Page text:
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No end in sight: complex saga of failed broker continues

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No end in sight: complex saga of failed broker continues

The special administrators of failed stockbroker Fyshe Horton Finney have said they will not be able to confirm the timing and size of the final distribution of client money until a legal dispute relating to a claim of £668,207 is settled.

The special administration of the company has been a long and complicated process, including debt chases in Australia, Hong Kong and Thailand.

The firm went into administration in March 2013 and David Clements and Paul Boyle of Harrisons Business Recovery & Insolvency were appointed to oversee it. Since then, the administrators have racked up almost £3 million in fees for a total of 11,571.23 hours spent on the case.

The duo identified approximately £1.5 million in outstanding debts owed to the business, of which £991,664 was due from clients.

According to the latest update, for the period between 20 March and 19 September, seen by Wealth Manager, the main disputed debt is estimated at £668,207. However, the debtor client claims that it is owed £499,695 for acting as a counterparty for Fyshe on a number of FX transactions.

The administrators said that solicitors are in the process of issuing proceedings for the recovery of £168,512 from the client, but they ‘will not be in a position to confirm the quantum of any future distribution on agreed client claims until this position is concluded’.

The investigation into this claim is continuing and the administrators have revealed that it has ‘necessitated the detailed review of electronic and paper records of the company, interview of former company staff and discussions with solicitors with regards to FCA and Cass rules’.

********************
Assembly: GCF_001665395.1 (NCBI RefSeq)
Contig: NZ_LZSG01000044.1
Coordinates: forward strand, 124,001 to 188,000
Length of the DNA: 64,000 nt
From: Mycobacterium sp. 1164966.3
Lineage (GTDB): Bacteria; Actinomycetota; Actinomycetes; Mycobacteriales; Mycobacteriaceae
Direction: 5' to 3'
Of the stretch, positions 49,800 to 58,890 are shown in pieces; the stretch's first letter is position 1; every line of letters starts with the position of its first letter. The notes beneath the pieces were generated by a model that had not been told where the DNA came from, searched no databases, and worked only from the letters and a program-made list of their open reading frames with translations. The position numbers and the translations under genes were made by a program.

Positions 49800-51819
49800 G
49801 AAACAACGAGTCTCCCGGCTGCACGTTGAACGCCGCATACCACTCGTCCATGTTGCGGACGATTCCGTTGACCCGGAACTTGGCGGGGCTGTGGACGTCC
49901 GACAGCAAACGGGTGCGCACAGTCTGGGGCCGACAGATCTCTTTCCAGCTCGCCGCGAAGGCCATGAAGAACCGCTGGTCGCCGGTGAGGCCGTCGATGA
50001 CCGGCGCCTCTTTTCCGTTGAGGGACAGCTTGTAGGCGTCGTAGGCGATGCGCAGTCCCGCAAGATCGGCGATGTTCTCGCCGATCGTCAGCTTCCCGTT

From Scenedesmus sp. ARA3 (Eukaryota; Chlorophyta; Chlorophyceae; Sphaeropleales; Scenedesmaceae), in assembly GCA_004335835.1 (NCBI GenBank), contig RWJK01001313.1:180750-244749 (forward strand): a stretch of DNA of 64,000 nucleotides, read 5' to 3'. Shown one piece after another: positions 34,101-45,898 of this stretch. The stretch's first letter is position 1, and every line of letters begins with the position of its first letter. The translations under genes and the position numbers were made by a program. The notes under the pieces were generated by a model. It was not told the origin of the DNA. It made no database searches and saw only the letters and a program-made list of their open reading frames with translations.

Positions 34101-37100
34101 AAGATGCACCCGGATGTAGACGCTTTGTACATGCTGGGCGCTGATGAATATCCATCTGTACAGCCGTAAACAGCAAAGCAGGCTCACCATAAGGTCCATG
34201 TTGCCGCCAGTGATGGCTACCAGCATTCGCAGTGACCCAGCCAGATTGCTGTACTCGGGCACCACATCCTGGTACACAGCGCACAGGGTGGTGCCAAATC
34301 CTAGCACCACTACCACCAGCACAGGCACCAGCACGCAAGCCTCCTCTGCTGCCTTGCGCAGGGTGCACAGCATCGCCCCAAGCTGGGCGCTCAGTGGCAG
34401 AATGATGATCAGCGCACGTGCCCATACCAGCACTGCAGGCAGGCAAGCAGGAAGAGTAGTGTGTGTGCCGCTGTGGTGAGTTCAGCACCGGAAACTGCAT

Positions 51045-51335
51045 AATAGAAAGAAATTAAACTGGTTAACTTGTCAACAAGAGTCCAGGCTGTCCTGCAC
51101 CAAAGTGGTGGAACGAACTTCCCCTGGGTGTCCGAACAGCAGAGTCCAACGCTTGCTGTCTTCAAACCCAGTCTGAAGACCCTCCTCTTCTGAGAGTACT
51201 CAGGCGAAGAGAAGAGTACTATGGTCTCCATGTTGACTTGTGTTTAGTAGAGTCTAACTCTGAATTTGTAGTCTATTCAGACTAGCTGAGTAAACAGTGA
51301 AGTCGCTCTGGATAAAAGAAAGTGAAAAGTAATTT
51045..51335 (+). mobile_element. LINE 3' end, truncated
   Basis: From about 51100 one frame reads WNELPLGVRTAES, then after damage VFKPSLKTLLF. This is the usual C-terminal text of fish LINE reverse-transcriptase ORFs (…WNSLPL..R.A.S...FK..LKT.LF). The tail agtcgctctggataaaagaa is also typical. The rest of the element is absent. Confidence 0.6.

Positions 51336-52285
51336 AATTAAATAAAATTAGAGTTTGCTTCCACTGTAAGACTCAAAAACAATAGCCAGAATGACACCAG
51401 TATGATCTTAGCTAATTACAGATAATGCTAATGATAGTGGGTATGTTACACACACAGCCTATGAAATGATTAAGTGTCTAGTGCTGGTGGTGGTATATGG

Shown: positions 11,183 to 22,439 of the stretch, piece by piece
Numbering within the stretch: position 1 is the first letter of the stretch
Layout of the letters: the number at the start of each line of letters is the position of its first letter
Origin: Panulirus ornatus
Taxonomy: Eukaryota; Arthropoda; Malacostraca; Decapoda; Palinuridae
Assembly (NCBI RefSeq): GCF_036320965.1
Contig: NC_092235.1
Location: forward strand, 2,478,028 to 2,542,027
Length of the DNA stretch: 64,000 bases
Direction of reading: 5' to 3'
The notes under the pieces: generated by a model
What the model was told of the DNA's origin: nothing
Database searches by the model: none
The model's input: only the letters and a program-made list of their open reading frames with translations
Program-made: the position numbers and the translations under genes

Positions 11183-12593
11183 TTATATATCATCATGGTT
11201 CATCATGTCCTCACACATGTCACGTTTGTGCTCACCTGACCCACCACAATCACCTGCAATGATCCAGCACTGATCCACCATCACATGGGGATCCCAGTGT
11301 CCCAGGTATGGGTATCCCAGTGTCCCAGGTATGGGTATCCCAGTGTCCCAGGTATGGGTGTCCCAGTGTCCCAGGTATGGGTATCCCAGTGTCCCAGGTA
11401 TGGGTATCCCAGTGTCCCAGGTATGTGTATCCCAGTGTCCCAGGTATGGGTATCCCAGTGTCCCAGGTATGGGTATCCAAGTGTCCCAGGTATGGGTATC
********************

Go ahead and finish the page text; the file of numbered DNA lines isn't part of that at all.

In the last update, the administrators said their solicitors were also still chasing £15,000 from two debtors in Australia and Hong Kong. However, they have now decided that they are ‘uneconomic to pursue’ further.

Meanwhile, the debtor in Thailand, who owes £384,000, has been located and solicitors are beginning proceedings to recover the amount.

All in all, the special administrators have been able to realise £436,992 from client debtors and despite the work of their solicitors, anticipate that ‘any further recovery of client debtors is unlikely’.

Since the start of the administration, the Financial Services Compensation Scheme has processed 2,521 client claims, paying out £13.1 million. During the period, 20 client claims were rejected while 319 claims have been listed as ‘no application received’.

The administrators added that they are continuing to investigate the events leading up to the company’s demise and will update creditors with further information in their next report. They have also now submitted a confidential report to the FCA on the actions of the directors prior to the company being placed into special administration.

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